Your precious darlings are now worth a bit more to you. Since 1998 you can claim a child tax credit of $400 for each child under 17, increasing to $500 in 1999. The credit applies to your children, grandchildren, step children and foster children.
The credit begins to disappear once you income exceeds $75,000 ($110,000 on a joint return), and it is eliminated when your income exceeds $84,000 ($119,000 on a joint return).
Divorce Planning Tips for the child tax credit:
The child tax credit is available only if you claim the exemption for the child. Thus, the exemption is worth $500 a year more as a bargaining chip in divorce negotiations.
Divorcing parents should pay special attention to the phase-out rules. If one parent's income is over $75,000, he won't enjoy the full child tax credit. Thus, it may save income taxes to award the exemption to the lower-earning spouse.
Education of Children has gotten easier
There are three new tax-saving schemes for those paying education expenses for themselves or their children.
Educational IRAs. Parents can now contribute up to $500 a year to educational IRAs for children under 18. No deduction allowed for the contribution, but the IRA earnings are tax-free if used for higher education. Contributions for each child are limited to $500 a year, and only parents with income of $95,000 or less ($150,000 on a joint return) may make the full contribution. If both parents qualify, divorced parents will have to agree whether each parent will contribute $250, or one parent will contribute the full $500.
The HOPE credit. The new HOPE credit provides a tax credit of up to $1,500 per year for the first two years of higher education for a child. The full credit can be claimed only by taxpayers with $40,000 of income or less ($80,000 on a joint return.) The credit can be claimed for each child for whom education expenses are paid, and for education expenses for the parent as well. The only restriction is that each student must be enrolled least half time.
The lifetime learning credit. The lifetime learning credit allows a 20 % credit against taxes for up to $5,000 of tuition and fees paid after June 30, 1998. There is no requirement that the student be enrolled at least half time. The credit is figured on a per-family basis, not a per-student basis, and so families with more than one student in school generally will receive a greater tax benefit from claiming the HOPE credit than the lifetime learning credit. As with the HOPE credit, the full credit can be claimed only by taxpayers with $40,000 of income or less ($80,000 on a joint return).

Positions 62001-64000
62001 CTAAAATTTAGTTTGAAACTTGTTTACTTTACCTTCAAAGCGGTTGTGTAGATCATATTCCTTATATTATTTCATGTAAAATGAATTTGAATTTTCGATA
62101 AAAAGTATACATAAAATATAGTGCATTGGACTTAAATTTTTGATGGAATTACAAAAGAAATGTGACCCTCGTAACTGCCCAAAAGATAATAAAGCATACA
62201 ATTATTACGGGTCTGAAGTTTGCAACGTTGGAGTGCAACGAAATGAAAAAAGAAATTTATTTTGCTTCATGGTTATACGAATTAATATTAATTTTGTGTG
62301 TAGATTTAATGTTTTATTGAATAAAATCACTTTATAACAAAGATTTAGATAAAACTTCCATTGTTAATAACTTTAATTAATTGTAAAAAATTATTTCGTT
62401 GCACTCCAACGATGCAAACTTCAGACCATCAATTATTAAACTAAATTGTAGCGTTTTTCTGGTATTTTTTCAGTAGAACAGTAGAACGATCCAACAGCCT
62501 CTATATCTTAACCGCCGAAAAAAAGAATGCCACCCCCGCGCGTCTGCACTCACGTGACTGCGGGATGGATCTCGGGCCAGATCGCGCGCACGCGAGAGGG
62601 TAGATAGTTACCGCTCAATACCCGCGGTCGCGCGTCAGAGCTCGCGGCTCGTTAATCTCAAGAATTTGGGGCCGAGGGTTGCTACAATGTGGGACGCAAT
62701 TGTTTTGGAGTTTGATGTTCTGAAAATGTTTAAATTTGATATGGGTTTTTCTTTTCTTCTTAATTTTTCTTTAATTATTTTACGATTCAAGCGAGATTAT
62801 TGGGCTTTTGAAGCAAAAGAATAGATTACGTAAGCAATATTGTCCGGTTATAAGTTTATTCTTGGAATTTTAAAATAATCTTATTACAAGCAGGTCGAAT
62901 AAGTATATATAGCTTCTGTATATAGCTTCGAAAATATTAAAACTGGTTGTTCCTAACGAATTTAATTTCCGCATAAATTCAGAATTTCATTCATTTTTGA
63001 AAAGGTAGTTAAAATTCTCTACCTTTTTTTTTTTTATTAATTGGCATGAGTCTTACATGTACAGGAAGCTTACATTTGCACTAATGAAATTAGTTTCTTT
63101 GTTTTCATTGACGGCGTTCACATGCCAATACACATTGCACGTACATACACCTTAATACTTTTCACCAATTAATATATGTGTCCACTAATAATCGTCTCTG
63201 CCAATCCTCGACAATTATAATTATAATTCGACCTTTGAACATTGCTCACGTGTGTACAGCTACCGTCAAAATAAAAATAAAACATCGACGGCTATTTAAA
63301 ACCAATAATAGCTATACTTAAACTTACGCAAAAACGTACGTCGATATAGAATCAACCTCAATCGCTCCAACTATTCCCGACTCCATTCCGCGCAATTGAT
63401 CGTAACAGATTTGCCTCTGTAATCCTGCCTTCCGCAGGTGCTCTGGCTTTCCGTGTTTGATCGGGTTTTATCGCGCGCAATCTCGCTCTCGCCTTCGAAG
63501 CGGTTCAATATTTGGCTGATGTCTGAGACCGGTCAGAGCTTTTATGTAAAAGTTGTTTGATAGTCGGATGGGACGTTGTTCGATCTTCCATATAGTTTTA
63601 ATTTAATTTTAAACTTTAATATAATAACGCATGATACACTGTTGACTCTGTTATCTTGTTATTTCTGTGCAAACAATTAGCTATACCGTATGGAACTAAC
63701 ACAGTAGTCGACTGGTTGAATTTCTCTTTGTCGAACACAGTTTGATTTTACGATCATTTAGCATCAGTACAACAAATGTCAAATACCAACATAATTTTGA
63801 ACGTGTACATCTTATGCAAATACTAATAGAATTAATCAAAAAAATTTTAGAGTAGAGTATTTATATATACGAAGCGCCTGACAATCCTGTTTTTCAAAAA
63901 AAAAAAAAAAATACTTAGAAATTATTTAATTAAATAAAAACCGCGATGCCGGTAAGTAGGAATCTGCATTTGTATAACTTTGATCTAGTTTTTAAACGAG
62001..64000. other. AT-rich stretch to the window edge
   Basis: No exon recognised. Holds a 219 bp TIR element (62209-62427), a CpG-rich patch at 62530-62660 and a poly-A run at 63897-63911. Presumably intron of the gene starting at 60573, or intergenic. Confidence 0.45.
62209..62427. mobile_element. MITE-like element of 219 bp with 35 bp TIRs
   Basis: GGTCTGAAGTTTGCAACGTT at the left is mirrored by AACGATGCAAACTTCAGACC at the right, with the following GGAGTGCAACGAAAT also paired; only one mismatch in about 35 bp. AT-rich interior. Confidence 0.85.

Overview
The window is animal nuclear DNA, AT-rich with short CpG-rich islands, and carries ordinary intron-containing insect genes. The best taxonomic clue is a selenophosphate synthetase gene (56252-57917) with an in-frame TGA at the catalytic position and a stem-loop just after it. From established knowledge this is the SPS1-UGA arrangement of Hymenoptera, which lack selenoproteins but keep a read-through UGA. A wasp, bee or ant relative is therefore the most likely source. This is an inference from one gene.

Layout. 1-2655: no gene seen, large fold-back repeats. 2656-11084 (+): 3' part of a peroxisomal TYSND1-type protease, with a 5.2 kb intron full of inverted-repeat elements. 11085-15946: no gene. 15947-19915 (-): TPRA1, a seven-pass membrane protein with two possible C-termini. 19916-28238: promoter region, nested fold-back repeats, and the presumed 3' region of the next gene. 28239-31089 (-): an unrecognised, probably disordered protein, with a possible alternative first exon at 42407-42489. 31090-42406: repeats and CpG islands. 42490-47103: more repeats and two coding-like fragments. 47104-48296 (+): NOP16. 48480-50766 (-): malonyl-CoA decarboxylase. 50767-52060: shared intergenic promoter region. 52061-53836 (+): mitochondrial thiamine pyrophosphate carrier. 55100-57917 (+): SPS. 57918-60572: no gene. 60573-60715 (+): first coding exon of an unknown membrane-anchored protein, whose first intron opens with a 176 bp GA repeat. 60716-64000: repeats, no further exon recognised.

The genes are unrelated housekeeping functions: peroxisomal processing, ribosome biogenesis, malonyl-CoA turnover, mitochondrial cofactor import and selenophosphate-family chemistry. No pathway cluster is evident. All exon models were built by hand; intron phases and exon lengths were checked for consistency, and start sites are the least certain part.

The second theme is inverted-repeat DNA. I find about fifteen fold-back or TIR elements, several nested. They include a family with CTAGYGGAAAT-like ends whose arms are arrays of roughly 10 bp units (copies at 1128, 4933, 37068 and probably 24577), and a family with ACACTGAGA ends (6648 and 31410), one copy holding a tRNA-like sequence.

Divorce Planning Tips for your child ’s education:
The HOPE credit and the lifetime learning credit are available only to a parent who both pays for education expense and claims the child as a dependent. If the parents are divorced and one pays tuition while the other claims the dependency exemption, the credit will be lost. Divorce agreements should provide that the parent paying the tuition may also claim the dependency exemption.
In divorce situations the earning restrictions may mean that the lower-earning parent may be the only one eligible to claim the HOPE or lifetime learning credits, yet only the higher-earning parent can afford to pay the children's tuition. It may save taxes for the higher-earning parent to funnel tuition money to the lower-earning parent, who then pays the tuition. The parents could agree that the money transferred would be deductible spousal support for the paying parent. (Such agreements must be in writing to qualify for the deduction.) Alternatively, the parent claiming the credit could agree to use the tax savings to pay additional education costs for the children.
Only one of the three new education provisions can be used each year with respect to each student. Divorced parents may have to agree on which credits or exclusions will be claimed each year for each child. For example, the HOPE credit could be used during the first two years of higher education, the educational IRA exclusion the next year, and the lifetime learning credit the year after that. The goal should be to reap the maximum tax benefit during the college years of the child.